In GBOL III: Dark Taxa five partners form the consortium

The Zoological Research Museum Alexander Koenig (ZFMK) leads the consortium and has the task of the general coordination and public outreach. The research at ZFMK covers Figitidae and Eurytomidae (Hymenoptera), Psychodidae and Limoniidae (Diptera) and some further taxa. Additionally, ZFMK will apply itself to the methods of “Taxonomics”. Within two further subprojects the aims are to update the databases and develop an OTU platform, as well as develop new and optimized approaches to processing poor-quality samples and to taxonomics

The State Museum of Natural History Stuttgart (SMNS) will focus on the taxa of Platygastroidea and Ceraphronoidea (Hymenoptera), Phoridae and Sciaridae (Diptera) and further taxa. Additional foci are protocols in processing bulk samples and public relations

The Bavarian State Collection of Zoology (ZSM-SNSB) in Munich will study the Ichneumonoidea and Diapriidae (Hymenoptera), the Chironomidae and Cecidomyiidae (Diptera) and further taxa. Further, the ZSM-SNSB will develop an enhanced and accelerated pipeline for scientific publications and the analyses for big data

The application study in the Bavarian Forest, conducted by the Department of Animal Ecology and Tropical Biology of the University of Würzburg will investigate the role of parasitoids during pest outbreaks.

The Entomological Society of Krefeld has the task of public relation and dissimination of results. Additionally they will bring samples (“Krefeld Proben”) to the project that document the insect decline.

Subproject 1 at the Zoological Research Museum Alexander Koenig in Bonn

Like in previous GBOL funding periods, the ZFMK leads and coordinates the consortium. The aims of the work at ZFMK will be embedded in the overall aims of GBOL III: Dark Taxa, i.e., to expand the barcode reference libraries, to increase the knowledge on the selected taxonomic groups and to train a new generation of taxonomists. These goals will be achieved by a dedicated study of the German fauna of these groups using external taxonomic expertise and expertise within the consortium, relying on already available material and newly collected samples, re-evaluating all available information, and using a wide arsenal of state-of-the-art integrative taxonomic methods as well as developing and exploring additional methods.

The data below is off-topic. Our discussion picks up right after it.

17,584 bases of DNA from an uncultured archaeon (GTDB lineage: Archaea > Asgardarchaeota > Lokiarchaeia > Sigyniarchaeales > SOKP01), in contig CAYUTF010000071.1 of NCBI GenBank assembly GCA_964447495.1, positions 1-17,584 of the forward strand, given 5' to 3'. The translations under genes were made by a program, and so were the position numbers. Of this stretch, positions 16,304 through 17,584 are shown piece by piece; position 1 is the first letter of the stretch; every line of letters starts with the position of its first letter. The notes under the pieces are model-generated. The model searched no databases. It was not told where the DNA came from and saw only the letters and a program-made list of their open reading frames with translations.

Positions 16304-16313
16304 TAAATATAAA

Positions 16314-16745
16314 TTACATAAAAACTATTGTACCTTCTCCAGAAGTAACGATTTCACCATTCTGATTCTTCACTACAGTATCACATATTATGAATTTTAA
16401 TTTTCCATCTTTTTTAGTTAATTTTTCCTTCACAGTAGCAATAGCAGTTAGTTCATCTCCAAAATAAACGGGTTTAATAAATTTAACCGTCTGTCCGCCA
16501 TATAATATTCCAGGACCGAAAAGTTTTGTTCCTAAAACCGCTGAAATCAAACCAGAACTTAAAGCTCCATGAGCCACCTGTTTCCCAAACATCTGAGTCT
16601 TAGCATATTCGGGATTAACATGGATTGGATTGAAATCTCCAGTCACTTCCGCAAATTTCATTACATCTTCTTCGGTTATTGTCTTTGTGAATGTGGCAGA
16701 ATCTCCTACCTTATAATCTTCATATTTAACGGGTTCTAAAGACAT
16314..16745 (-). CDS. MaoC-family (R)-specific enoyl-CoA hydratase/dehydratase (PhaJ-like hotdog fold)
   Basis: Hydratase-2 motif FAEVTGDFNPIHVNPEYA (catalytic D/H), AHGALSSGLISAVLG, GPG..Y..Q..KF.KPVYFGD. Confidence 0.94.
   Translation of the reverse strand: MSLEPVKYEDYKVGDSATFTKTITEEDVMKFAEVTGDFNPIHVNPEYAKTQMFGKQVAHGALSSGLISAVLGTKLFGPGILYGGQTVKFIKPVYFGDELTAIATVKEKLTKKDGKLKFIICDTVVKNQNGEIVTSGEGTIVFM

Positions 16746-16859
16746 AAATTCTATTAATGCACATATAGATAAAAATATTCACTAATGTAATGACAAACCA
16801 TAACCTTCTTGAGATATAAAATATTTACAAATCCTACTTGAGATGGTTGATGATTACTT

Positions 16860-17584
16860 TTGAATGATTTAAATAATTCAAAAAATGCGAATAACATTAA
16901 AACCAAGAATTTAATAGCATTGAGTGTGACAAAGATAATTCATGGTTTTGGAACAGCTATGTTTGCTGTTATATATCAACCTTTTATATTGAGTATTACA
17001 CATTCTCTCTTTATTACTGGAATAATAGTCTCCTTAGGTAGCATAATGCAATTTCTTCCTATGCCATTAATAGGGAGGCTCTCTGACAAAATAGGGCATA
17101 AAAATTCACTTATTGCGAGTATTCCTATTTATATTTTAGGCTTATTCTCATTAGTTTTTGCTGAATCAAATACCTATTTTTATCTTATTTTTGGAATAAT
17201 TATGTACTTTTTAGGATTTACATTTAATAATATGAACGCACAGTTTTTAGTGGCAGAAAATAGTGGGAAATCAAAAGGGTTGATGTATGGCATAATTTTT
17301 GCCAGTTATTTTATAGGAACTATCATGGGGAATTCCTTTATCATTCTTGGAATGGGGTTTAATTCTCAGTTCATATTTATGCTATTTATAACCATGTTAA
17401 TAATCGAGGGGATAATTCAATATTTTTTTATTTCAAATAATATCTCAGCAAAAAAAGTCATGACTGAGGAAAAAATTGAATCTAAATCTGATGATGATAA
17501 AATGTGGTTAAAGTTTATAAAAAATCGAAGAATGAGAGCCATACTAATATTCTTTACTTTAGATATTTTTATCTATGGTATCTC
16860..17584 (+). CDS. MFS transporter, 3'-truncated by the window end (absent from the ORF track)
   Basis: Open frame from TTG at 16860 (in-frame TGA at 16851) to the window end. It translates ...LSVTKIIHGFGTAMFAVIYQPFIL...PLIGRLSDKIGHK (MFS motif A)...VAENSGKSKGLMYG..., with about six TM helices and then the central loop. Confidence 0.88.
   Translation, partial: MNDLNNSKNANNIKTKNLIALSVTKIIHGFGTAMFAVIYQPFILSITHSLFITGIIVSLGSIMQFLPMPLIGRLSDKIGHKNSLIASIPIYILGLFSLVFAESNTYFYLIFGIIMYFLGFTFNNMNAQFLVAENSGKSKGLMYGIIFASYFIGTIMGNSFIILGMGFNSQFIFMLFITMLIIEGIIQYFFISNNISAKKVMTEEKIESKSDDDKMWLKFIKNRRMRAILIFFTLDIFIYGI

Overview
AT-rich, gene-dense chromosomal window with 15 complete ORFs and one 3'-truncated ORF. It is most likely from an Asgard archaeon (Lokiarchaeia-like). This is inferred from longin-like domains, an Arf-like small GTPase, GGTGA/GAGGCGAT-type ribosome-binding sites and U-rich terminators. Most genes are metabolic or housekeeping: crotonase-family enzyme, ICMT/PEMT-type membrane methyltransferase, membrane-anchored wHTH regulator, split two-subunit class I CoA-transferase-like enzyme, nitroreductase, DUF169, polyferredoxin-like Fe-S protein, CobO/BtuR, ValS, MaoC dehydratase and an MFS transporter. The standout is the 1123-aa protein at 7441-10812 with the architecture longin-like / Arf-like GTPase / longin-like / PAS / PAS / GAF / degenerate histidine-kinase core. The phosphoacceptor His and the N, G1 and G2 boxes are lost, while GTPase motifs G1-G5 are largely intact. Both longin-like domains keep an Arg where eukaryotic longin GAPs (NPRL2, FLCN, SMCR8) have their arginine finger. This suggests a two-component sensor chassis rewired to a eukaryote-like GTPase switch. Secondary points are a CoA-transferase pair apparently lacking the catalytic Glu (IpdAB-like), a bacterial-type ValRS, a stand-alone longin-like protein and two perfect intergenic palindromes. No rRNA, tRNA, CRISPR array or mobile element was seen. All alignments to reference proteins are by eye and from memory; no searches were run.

We will specifically target the German fauna of two groups of parasitoid Hymenoptera and two groups of Diptera that are currently considered dark taxa because any baseline information for these groups – for Germany – is absent, fragmentary, inaccessible or severely error-prone. The targeted taxa at ZFMK are the families Figitidae (Cynipoidea) and Eurytomidae (Chalcidoidea), both parasitoid Hymenoptera, and the dipteran families Psychodidae and Limoniidae. Additional groups are the Ormyridae, the Eupelmidae and the Chalcididae (Hymenotera) as well as the Keroplatidae and Pediciidae (Diptera).

Additional Project at ZFMK I: Extending the GBOL web portal: Becoming an online repository and research environment for Metabarcoding

The web portal: The GBOL web portal provides a reference library for barcodes of plants, animals and fungi from Germany. Besides being a central point for accessing genetic barcodes and using them for barcode comparison and species identification, it provides access and search functionalities for specimen occurrences, images, red list classification, abundance, and taxonomies. It supports citizen scientists and collectors of species by organizing submission of samples and data and by providing advice for specimen collection. Within the first six years of the GBOl project the web portal was established and became an essential component for the communication within the community.

Metabarcoding: An essential tool for accessing biodiversity is metabarcoding. It is supported by barcode reference databases like the Barcode of Life Data Systems (BOLD) and GBOL for the identification of DNA sequences, resulting in a growing demand to make barcoding databases and portals ready for data accompanied with sample collection, barcode analysis and taxon assignment.

However, there is yet no possibility to to include data from metabarcoding, including the derived Operational Taxonomic Unit (OTU) or Amplicon Sequence Variants (ASV) tables. For a comparison of both see: Currently, most metabarcoding projects deposit their raw data (i.e. the sequences produced by the sequencers) in one of the International Nucleotide Sequence Databases like NCBI or ENA and additional information like the ASV/OTU tables in data depositories like Dryad, or as supplemental material to journals. This hampers the re-use of the research data and results, as new samples can not easily be integrated into existing tables, taxonomic assignments can not be updated and no comparison between different tables is possible.

We will extend the functionalities of the web portal for the requirements of metabarcoding within the database project of GBOL phase III “Dark Taxa”: